City Fruit: Guerrilla Grafting | Civil Eats

City Fruit: Guerrilla Grafting

San Francisco will experience an unexpected windfall of free fruit thanks to a group of graft-happy gardeners. They call themselves the Guerrilla Grafters, and their vision is to see the trees lining the city streets begin to produce perfectly edible food.  When I interviewed one of the Guerrilla Grafters recently, I learned that it’s not all about the grafting.

I discovered that Tara (last name withheld to protect her privacy), an early member of the Guerrilla Grafters, cares deeply about the society in which we live and our relationship with public spaces. We had interesting and engaging chat via Skype, and she explained what’s behind their efforts to crowd-source caring for fruiting trees in public spaces.

Let Them Eat Fruit

The Guerrilla Grafters are splicing productive branches onto the city’s non-fruiting ornamental trees and transforming them into fruit bearing trees. They’re methodically repurposing the city’s once strictly ornamental apple, cherry, and pear trees as food producers.

Why didn’t the city plant fruit producing trees in the first place? It seems that fruit trees in urban centers are undesirable since they attract rodents and because of the potential for rotting fruit littering the sidewalks. The Guerrilla Grafters have a solution to those concerns: they only graft trees that have caretakers who commit to their proper upkeep.

The Guerrilla Grafters have been active as a group since last year; they’ve got approximately 130-140 members on their e-mail list for their newsletter and about a dozen who show up regularly for grafting events. Tara described the organization as having a lateral structure–that is, without hierarchy. There are no leaders, just active members, and some members are more active than others.

Their motto: “Undoing civilization one branch at a time…”

Grafting Guerrilla Style

Tara became involved with grafting ‘guerrilla style’ after she was unable to get permission to plant productive fruit trees in front of her own house. The city administrators cited concerns about maintenance and liability. She was willing to assume responsibility for these but the city still refused, which she found unreasonable. Tara further discovered that it is simply city policy to not allow fruit producing trees, but apparently no formal law exists prohibiting them.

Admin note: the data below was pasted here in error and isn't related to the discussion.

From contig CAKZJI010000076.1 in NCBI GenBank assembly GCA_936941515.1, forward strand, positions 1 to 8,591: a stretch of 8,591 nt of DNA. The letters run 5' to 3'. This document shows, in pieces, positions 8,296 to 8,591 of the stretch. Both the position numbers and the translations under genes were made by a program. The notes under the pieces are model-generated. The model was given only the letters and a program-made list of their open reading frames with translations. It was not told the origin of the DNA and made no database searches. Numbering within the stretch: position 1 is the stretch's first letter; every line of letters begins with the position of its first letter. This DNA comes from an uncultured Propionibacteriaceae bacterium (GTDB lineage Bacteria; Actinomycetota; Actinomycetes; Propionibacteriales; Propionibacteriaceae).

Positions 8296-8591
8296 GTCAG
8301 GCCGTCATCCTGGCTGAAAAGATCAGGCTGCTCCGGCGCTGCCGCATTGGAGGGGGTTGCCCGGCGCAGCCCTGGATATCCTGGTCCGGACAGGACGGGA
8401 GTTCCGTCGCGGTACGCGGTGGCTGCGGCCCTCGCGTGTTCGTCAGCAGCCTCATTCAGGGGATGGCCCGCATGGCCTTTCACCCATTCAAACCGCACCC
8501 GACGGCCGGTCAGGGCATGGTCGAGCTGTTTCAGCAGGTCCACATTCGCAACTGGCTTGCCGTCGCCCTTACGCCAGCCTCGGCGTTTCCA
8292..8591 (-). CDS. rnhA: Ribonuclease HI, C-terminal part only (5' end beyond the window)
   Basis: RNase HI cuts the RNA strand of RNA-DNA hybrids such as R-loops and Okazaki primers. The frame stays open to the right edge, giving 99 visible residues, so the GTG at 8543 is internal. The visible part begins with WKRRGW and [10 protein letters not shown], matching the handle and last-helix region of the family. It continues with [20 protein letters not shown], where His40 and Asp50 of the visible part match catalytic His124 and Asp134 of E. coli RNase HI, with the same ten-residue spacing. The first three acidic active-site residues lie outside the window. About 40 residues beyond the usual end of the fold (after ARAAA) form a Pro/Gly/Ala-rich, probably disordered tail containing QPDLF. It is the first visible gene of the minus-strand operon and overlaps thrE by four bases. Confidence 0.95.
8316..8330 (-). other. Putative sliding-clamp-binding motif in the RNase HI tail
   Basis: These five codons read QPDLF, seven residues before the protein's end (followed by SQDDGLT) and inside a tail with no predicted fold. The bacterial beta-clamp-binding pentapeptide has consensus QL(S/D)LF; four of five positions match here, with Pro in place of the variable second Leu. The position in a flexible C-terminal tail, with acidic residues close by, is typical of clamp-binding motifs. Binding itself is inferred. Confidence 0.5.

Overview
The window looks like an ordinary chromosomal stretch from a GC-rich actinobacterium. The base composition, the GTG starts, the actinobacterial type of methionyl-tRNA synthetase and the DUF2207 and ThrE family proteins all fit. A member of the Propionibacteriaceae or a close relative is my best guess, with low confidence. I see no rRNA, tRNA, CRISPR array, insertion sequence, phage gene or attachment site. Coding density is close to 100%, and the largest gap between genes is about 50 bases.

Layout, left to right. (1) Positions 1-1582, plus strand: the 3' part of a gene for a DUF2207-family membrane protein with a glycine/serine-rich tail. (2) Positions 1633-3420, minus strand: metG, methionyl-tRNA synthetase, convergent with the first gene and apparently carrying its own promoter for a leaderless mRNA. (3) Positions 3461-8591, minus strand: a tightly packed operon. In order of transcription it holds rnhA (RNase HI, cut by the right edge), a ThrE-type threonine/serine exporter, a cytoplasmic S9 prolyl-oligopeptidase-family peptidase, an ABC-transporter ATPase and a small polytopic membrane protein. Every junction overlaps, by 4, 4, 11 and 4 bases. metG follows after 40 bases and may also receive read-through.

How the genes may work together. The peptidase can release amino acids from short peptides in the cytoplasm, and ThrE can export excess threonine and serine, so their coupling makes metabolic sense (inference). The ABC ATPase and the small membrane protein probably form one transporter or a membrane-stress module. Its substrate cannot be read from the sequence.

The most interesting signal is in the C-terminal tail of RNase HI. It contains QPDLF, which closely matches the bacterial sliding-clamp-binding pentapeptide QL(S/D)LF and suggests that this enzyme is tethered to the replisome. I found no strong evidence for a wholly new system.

The Guerrilla Grafters’ goal is to demonstrate that with proper care, fruit trees are not a nuisance and in fact add to the quality of life in the urban environment. In Tara’s view, fruit trees on private property are more likely to suffer from neglect when the owners no longer want to care for the tree or harvest the fruit or when new tenants arrive and are not interested in the trees’ upkeep. This is why the Guerrilla Grafters won’t graft a tree that doesn’t have a committed caretaker. Trees in public spaces have the advantage of being accessible to a number of people that can take over as caretakers when the need arises, and the public can harvest the fruit.

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In fact with a little effort, a city with fruit trees can be a food forest.

Social Change Through Fruit Trees

Tara expressed concern that the public at large is disconnected from public spaces. This disconnect arises in part because citizens don’t have any responsibility in the public space. She explained that the Guerilla Grafters hope to instill ‘a sense of responsibility to care for what is in the public realm’ through the act of ‘editing’ their neighborhood space by grafting.  But she clarified that they are ‘not necessarily for (citizen) responsibility without participation in the decision-making.’

Beyond grafting for fruit production, caretakers and grafters make the effort to see that the trees are pruned and watered as needed and keep them healthy. They are invested in an activity that is ultimately a public good.

Data Gathering in San Francisco’s Microclimates

Another interesting piece to the Guerrilla Grafters’ mission is that they are beginning to collect data about the trees they have grafted. They want to monitor how well the trees produce certain varieties of fruit, including the quality. The results of this research should be helpful for urban gardeners in San Francisco, which is well known for its varied microclimates. She is seeking help with their Web site to enable this data-gathering project.

The Grinch Who Hacked Trees

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Sadly, they recently discovered that the trees they grafted in the Hayes Valley area of San Francisco were severely pruned, including all of the grafted branches. This was unnecessary solely for ‘pruning” purposes.’  They lost all of the grafted Asian pears that were ripening there.

Apparently the now popular YouTube video about the grafters inadvertently gave away the location of these grafted trees. The video was never meant to circulate widely and advertise their activities. It was made for a demonstration the Guerilla Grafters were giving at a conference, but they never even used it.

They’ll be more careful next time, Tara assures.

Patricia Larenas is an enthusiastic advocate of transforming conventional urban and suburban gardens into edible landscapes. She recently left her career as a project manager in the tech sector in Silicon Valley, California, to devote her time to gardening and writing about growing and eating fresh food, preserving our food heritage by gardening with heirlooms, and agricultural issues. She is a regular contributor to Eat Drink Better, and maintains her own blog, Urban Artichoke. Read more >

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  1. We have a grafted mango tree.
  2. We also covered this here:

    There's a video in this post showcasing what the Guerilla Grafting group does.

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